The primary mosquito that spreads Zika virus -- aedes aegypti -- might also simultaneously transmit chikungunya and dengue viruses with a single bite, says a study that sheds new light on co-infection.
"A mosquito, in theory, could give you multiple viruses at once," said Claudia Ruckert, post-doctoral researcher at Colorado State University in the US.
In the study, published in the journal Nature Communications, the team infected mosquitoes in the lab with multiple kinds of viruses to learn more about the transmission of more than one infection from a single mosquito bite.
The results showed that mosquitoes in the lab can transmit all three viruses simultaneously, although this is likely to be extremely rare in nature.
"Dual infections in humans, however, are fairly common, or more common than we would have thought," Ruckert added.
Further, all the three viruses were found to replicate in a really small area in the mosquito's body.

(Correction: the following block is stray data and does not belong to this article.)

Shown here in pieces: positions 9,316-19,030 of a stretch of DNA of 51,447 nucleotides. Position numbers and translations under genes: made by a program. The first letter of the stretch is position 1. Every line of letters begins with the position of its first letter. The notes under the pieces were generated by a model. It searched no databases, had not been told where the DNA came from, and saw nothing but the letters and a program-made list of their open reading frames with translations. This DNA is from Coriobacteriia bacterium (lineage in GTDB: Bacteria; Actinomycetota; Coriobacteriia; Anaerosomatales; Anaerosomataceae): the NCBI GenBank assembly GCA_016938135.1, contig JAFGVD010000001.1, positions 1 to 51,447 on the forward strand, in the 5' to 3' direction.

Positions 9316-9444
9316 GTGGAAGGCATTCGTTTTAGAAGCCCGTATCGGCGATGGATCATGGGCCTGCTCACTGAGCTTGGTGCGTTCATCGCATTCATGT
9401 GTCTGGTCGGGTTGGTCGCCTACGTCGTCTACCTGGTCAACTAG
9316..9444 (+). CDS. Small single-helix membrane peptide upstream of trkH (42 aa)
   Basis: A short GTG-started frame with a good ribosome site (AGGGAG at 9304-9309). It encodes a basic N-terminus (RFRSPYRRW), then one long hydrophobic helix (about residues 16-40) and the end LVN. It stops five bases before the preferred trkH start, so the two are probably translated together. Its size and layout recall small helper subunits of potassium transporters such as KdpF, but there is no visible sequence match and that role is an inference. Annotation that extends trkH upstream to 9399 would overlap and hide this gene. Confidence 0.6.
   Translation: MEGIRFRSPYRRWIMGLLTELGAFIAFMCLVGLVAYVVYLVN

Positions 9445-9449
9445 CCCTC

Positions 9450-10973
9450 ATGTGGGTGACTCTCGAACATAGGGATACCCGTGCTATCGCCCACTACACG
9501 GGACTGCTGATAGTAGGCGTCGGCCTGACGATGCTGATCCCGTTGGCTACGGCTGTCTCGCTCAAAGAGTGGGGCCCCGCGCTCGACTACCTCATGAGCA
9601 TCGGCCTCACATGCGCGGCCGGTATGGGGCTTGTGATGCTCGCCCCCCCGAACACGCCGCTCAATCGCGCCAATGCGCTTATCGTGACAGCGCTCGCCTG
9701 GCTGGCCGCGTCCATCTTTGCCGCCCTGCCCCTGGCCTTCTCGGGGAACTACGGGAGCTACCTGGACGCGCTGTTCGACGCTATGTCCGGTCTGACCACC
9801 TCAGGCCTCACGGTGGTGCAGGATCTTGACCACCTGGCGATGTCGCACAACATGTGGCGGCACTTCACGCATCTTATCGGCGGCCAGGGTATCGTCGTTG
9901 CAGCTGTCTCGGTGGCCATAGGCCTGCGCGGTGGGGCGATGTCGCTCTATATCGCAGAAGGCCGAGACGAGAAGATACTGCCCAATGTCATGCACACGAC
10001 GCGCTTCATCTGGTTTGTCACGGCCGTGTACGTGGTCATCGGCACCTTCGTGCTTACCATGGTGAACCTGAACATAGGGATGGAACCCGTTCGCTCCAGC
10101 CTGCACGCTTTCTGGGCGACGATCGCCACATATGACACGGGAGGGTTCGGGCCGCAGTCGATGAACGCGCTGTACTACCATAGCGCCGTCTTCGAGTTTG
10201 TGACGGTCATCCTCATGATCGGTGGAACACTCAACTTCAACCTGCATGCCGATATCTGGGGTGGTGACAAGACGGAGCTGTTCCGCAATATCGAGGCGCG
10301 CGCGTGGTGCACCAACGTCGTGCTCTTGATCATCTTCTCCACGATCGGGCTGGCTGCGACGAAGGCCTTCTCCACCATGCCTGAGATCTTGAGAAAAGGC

One virus proved to be dominant and outcompeted the others in the midgut of the mosquito where the infections establish and replicate before being transmitted to humans.
"When these mosquitoes get infected with two or three different viruses, there's almost no effect that the viruses have on each other in the same mosquito," Ruckert said.
However, there's no reason to believe that these co-infections are more severe than being infected with one virus at a time.
"There's no strong evidence that co-infection of humans results in infections that are clinically more severe," Ruckert said.
On the other hand, "there might be some indications, but it is still fairly unknown what the effect is from co-infection," she stated.
In addition, it is also likely that co-infections in humans are significantly under-diagnosed, the researchers noted.